ACOR: Roads are Ready for Rigs to Move into Place in TX
Australian-Canadian Oil Royalties Ltd. (ACOR) reported that the operator states that the drilling roads should be completed by February 25 thus allowing the drilling rig to move to the first of 2 drilling locations.
The operator has secured the Hunt Drilling Rig and the rig is officially in the operator's name. The rig is sitting idle, while the road construction crews repair the roads damaged by pervious heavy rains. While the rig sits idle, the operator is obligated to pay a day rate of several thousand dollars per day for the rig to remain 100% available to the operator. Obviously, the operator is very motivated to get the rig to the drilling site and begin drilling as soon as possible.
The operator is also thinking positive about a possible successful oil well being discovered as they have already purchased the casing equipment needed to complete a successful oil well.
The first well to be drilled on PEL 112 is called the Pecos-1 and will be drilled on either the C-23 or C-26 structures. The C-26 structure covers approximately 3,459 acres and has approximately 338 foot of closure. The C-23 structure covers approximately 2070 acres and has approximately 300 foot of closure.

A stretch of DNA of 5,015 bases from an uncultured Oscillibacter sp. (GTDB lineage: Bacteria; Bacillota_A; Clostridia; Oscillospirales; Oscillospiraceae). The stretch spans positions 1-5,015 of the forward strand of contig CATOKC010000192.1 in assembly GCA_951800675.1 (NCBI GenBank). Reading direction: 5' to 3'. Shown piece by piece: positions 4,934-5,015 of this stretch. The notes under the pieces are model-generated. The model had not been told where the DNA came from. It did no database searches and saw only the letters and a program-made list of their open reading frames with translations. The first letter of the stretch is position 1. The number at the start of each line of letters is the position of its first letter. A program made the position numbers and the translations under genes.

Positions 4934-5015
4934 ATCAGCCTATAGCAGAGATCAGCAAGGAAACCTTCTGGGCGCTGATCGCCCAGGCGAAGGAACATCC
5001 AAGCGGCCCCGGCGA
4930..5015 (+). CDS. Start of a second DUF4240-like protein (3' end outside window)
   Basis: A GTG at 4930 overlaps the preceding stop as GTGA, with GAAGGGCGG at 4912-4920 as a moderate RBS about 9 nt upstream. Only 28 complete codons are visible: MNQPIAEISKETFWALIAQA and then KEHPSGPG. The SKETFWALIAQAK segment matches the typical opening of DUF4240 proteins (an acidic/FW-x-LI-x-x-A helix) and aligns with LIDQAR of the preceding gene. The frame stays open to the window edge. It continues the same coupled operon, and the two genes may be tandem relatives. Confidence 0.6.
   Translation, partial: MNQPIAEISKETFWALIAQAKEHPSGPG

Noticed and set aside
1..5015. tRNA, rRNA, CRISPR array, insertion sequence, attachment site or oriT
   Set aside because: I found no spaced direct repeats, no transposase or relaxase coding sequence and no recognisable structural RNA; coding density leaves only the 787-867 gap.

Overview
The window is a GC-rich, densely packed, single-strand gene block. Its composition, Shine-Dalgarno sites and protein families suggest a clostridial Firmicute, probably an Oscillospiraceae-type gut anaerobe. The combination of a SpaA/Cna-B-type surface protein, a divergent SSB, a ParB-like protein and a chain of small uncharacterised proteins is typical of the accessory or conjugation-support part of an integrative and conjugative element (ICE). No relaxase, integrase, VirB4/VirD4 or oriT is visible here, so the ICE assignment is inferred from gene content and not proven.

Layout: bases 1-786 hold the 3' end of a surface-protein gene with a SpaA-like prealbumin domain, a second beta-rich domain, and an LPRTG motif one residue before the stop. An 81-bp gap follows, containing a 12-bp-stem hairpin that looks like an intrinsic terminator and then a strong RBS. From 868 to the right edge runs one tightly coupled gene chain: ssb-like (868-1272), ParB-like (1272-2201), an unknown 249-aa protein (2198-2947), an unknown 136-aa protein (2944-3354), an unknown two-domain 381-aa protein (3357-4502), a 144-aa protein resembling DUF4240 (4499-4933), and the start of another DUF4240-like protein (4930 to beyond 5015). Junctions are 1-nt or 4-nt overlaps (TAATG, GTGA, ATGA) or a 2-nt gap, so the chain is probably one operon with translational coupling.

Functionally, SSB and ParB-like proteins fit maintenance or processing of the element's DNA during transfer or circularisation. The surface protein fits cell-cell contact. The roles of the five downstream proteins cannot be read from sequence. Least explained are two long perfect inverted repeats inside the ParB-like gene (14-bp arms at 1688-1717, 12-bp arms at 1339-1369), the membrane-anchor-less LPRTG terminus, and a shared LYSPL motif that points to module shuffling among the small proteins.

The drilling of the Pecos-1 well represents one of ACOR's possible biggest revenue generating opportunities.
The closest oil field to PEL 112 is the Tantana Oil Field. The Seismic line 85-XAB shows a possible look-alike structure on ACOR's PEL 112 similar to the Tantana Oil Field. The Tantana Oil Field has produced approximately 7,340,646 barrels of oil from twelve (12) wells, at today's crude prices that equals approximately $682 Million Dollars or approximately $57 Million per well.
The C-23 & C-26 structures are equal to or bigger than the Tantana structure.
ACOR owns a 13.83% Carried W.I. through the first 3 wells under PELs 108, 109, & 112.
The Operator of PEL 112 has agreed to drill and complete three exploratory wells in the northern section of PEL 112. All the wells are approximately 6,000 feet deep and cost around $2.5 million dollars each to drill and complete.